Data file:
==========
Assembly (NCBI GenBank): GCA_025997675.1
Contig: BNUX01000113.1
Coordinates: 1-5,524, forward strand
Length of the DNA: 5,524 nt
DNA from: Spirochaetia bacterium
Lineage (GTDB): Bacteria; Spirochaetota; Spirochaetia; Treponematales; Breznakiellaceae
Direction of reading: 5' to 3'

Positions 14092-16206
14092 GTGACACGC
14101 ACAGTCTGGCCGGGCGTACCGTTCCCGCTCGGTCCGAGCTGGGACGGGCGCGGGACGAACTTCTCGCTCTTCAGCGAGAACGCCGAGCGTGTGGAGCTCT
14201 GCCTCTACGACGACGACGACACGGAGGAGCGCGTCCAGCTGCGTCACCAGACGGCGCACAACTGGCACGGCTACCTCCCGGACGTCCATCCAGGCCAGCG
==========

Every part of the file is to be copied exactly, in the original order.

Assembly (NCBI GenBank): GCA_025997675.1
Contig: BNUX01000113.1
Coordinates: 1-5,524, forward strand
Length of the DNA: 5,524 nt
DNA from: Spirochaetia bacterium
Lineage (GTDB): Bacteria; Spirochaetota; Spirochaetia; Treponematales; Breznakiellaceae
Direction of reading: 5' to 3'

Positions 14092-16206
14092 GTGACACGC
14101 ACAGTCTGGCCGGGCGTACCGTTCCCGCTCGGTCCGAGCTGGGACGGGCGCGGGACGAACTTCTCGCTCTTCAGCGAGAACGCCGAGCGTGTGGAGCTCT
14201 GCCTCTACGACGACGACGACACGGAGGAGCGCGTCCAGCTGCGTCACCAGACGGCGCACAACTGGCACGGCTACCTCCCGGACGTCCATCCAGGCCAGCG